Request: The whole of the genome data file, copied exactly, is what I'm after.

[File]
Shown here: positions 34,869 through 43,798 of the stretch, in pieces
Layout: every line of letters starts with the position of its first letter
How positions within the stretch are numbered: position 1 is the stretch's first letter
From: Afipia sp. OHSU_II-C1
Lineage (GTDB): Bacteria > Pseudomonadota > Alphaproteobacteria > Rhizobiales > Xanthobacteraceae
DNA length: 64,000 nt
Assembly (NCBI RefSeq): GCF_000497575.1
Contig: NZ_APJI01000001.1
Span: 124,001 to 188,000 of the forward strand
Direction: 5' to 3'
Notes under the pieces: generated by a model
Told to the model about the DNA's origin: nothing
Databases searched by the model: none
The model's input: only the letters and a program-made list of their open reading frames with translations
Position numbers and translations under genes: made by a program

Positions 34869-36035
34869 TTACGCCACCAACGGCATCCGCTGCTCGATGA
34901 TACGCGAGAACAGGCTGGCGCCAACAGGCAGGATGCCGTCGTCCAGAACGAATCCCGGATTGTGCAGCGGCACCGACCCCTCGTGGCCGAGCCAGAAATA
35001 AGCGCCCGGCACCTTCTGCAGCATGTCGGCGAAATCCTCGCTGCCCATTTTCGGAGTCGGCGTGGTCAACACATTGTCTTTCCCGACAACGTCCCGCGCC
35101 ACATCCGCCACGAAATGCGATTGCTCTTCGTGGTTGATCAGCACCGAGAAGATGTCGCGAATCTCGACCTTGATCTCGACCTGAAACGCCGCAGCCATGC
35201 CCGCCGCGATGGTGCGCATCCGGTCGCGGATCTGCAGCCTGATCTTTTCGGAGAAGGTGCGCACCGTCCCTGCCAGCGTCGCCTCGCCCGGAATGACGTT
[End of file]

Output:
Shown here: positions 34,869 through 43,798 of the stretch, in pieces
Layout: every line of letters starts with the position of its first letter
How positions within the stretch are numbered: position 1 is the stretch's first letter
From: Afipia sp. OHSU_II-C1
Lineage (GTDB): Bacteria > Pseudomonadota > Alphaproteobacteria > Rhizobiales > Xanthobacteraceae
DNA length: 64,000 nt
Assembly (NCBI RefSeq): GCF_000497575.1
Contig: NZ_APJI01000001.1
Span: 124,001 to 188,000 of the forward strand
Direction: 5' to 3'
Notes under the pieces: generated by a model
Told to the model about the DNA's origin: nothing
Databases searched by the model: none
The model's input: only the letters and a program-made list of their open reading frames with translations
Position numbers and translations under genes: made by a program

Positions 34869-36035
34869 TTACGCCACCAACGGCATCCGCTGCTCGATGA
34901 TACGCGAGAACAGGCTGGCGCCAACAGGCAGGATGCCGTCGTCCAGAACGAATCCCGGATTGTGCAGCGGCACCGACCCCTCGTGGCCGAGCCAGAAATA
35001 AGCGCCCGGCACCTTCTGCAGCATGTCGGCGAAATCCTCGCTGCCCATTTTCGGAGTCGGCGTGGTCAACACATTGTCTTTCCCGACAACGTCCCGCGCC
35101 ACATCCGCCACGAAATGCGATTGCTCTTCGTGGTTGATCAGCACCGAGAAGATGTCGCGAATCTCGACCTTGATCTCGACCTGAAACGCCGCAGCCATGC
35201 CCGCCGCGATGGTGCGCATCCGGTCGCGGATCTGCAGCCTGATCTTTTCGGAGAAGGTGCGCACCGTCCCTGCCAGCGTCGCCTCGCCCGGAATGACGTT